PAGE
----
National Strategy for Inclusive and Community Based Living for Persons with Mental Health Issues
This report was published in 2019 by the Hans Foundation, a charitable trust based in New Delhi. It contains the results of a survey of patients at government-run mental healthcare facilities in India, to study their needs and suggest ways to enable sustainable and inclusive community living.
Foundation set up a Task Force comprising of government institutes, hospitals,
and other organisations, which surveyed 13,613 ‘inpatient clients’ at 42 psychiatric
establishments from August 2018 to February 2019. The team examined establishments
across 24 states with varied numbers of hospitals surveyed in each – for
instance, as many as four were studied in West Bengal. The average age of the
participants in the survey was 45.88 years; the youngest participant was 12
years while the oldest participants were 99 years old.
36.25 per cent (4,935 patients) of those residing in the surveyed
government-run facilities had been living there for over a year. The report
states that such high rates reflect “the institutionalisation of people with
mental illness.” The lack of adequate rehabilitation measures segregates and
alienates patients from the world outside the health facility. This keeps them
from accessing socio-cultural opportunities and exercising the right to dignified
177-page report is divided into eight chapters: Executive Summary (chapter 1);
Background (chapter 2); Methods (chapter 3); Key Findings (chapter 4); Strategy
to address Long-stay in State Mental Health Hospitals in India (chapter 5); Action
Plan (chapter 6); Conclusions (chapter 7); Glossary and References (chapter 8).
Among the surveyed states, West Bengal (971), Tamil Nadu (612), Punjab (233), Madhya Pradesh (206) and Uttarakhand (19) recorded the highest proportions of those who resided in State-run mental healthcare facilities on a long-term basis – that is, for more than a year.
Kerala (168), Karnataka (69), Telangana (50), Andhra Pradesh (25), Assam (10) and Bihar (9) recorded the lowest proportions of those who resided in such facilities on a long-term basis.
The percentage of long-term users of residential services in mental healthcare facilities was greater for females than males – the former accounted for 54.3 per cent and the latter formed the rest out of 4,935 patients. Qualitative notes gathered during the study suggest that this difference emerges from gender discrimination and the abandonment of women especially as a result of family disruption, marital discords and violence in intimate relationships.
The average duration of stay in the mental healthcare facilities was reported to be six years. Among the surveyed individuals, a majority (48.4 per cent) had stayed in the facility for between one and five years.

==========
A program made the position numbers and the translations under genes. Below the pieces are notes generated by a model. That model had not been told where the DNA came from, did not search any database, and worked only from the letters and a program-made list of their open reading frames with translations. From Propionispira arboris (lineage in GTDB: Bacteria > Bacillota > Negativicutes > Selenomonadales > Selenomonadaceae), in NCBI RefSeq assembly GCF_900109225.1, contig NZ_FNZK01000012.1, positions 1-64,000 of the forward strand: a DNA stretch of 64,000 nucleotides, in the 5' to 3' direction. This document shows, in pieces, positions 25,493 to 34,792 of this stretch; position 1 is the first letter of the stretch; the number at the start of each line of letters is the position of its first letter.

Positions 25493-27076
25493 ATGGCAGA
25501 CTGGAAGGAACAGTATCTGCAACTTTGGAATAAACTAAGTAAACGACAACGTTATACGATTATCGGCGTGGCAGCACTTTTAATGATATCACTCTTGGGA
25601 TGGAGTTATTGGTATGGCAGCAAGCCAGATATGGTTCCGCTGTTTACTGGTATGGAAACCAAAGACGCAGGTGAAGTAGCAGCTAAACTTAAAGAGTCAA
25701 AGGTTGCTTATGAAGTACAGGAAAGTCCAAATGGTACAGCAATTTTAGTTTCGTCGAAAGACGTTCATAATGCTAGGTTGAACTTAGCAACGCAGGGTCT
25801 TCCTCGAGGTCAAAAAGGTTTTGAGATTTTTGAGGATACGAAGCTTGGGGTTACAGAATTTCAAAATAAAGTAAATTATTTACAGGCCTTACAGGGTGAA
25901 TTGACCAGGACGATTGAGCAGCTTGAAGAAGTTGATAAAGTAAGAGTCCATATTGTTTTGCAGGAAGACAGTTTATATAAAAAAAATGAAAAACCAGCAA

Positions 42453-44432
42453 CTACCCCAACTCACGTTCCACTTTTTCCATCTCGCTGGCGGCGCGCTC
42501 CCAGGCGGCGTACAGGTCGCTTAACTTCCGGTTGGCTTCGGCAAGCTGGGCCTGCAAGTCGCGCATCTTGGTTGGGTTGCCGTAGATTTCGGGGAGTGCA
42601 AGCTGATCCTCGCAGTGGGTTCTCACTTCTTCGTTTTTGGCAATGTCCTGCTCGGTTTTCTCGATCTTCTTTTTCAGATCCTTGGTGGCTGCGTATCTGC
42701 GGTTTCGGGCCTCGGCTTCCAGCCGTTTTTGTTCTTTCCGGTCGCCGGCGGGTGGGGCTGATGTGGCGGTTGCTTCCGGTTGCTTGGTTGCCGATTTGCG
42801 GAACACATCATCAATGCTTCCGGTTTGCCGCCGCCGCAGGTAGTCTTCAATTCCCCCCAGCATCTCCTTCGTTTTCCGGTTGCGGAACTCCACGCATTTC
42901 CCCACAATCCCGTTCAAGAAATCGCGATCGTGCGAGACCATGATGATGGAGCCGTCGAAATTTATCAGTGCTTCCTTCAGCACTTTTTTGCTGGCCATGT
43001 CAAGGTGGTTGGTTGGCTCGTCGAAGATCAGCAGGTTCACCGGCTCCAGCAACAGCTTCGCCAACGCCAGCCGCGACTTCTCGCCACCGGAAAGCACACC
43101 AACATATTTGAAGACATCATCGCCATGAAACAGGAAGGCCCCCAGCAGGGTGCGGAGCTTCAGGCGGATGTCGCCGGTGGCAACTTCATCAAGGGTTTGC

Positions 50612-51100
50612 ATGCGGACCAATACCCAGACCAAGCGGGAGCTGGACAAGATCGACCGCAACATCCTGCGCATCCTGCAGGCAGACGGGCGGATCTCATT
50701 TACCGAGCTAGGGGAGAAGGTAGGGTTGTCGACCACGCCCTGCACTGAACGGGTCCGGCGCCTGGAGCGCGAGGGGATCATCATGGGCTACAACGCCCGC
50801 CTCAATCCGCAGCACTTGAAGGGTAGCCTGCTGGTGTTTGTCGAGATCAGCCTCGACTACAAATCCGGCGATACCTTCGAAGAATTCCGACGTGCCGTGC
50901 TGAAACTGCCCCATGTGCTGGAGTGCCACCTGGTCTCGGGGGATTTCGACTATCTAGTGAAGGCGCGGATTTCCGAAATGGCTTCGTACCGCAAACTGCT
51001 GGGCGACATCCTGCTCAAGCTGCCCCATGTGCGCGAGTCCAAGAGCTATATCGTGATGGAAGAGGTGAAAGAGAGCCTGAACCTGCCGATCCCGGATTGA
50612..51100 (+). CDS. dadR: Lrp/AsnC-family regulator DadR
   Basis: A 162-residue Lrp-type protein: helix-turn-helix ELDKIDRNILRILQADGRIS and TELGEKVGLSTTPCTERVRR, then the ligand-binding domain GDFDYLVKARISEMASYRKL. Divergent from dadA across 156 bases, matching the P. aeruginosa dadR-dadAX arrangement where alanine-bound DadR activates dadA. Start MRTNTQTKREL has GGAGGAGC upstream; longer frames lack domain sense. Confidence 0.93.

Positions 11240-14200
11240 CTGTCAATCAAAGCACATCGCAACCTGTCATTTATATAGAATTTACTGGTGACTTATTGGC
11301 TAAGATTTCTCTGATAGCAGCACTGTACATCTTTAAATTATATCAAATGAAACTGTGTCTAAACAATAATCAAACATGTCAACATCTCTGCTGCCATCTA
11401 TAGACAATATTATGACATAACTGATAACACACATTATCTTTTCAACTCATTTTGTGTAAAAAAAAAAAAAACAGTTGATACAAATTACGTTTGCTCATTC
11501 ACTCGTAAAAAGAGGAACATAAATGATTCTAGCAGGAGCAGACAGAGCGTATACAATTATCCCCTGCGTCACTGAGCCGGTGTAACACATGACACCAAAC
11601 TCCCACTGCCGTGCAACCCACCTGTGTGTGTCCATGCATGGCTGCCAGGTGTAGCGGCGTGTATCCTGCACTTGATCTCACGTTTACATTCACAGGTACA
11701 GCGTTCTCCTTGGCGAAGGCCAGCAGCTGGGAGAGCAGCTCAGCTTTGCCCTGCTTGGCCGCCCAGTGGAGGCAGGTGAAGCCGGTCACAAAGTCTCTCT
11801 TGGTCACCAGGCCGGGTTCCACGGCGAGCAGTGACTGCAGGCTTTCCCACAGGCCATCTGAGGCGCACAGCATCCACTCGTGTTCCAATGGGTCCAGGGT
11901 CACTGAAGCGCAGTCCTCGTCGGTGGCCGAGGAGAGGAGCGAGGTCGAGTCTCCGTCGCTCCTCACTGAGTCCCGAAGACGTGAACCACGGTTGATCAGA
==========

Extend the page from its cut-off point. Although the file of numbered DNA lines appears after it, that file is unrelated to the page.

Among the patients who lived in mental healthcare facilities, 33.1 per cent were brought to the hospitals by their families while 55.4 per cent were referred there by local authorities such as the police or magistrates.
Over half the participants reported suffering from schizophrenia. Bipolar disorder was detected in 4.7 per cent of the surveyed individuals, while acute psychosis was diagnosed in 4.6 per cent of the participants.
Most patients did not have opportunities to engage in social or professional interactions outside the hospital. Around 93.5 per cent of participants had remained confined to the hospital premises since admission – most of them had not been employed in work outside the hospital since two years prior to when the survey was conducted.
The report notes that patients are not sufficiently rehabilitated into mainstream society after institutional care. It discusses their inability to reconnect with family; their disinclination to return to trauma-inducing environments; and the stigma associated with mental illness. In several instances, they return to households with insufficient resources, lack of caregivers, little or no access to medicines or money – adding to the household’s expenditures. The report states that such circumstances often lead to readmission into government-run facilities. It notes a spike in readmissions during festivals and wedding seasons.
The report recommends that the government set up a National Steering Committee under the Ministry of Health and Family Welfare, with the aim of helping patients suffering from mental illnesses to move from long-term institutionalisation to more inclusive community-based alternatives.
Launched in 1996, the government of India’s District Mental Health Program (DMHP) is a key initiative to provide mental healthcare resources after patients’ discharge from hospitals. The report states that the policy has been especially effective in the states of Uttar Pradesh and Gujarat.
However, the DMHP too suffers from inadequate infrastructure, lack of human and medical resources at the level of primary health centres, and bureaucratic hurdles leading to delays in disbursing funds.
Focus and Factoids by Debadrita Saha.
The Hans Foundation, New Delhi
The Hans Foundation, New Delhi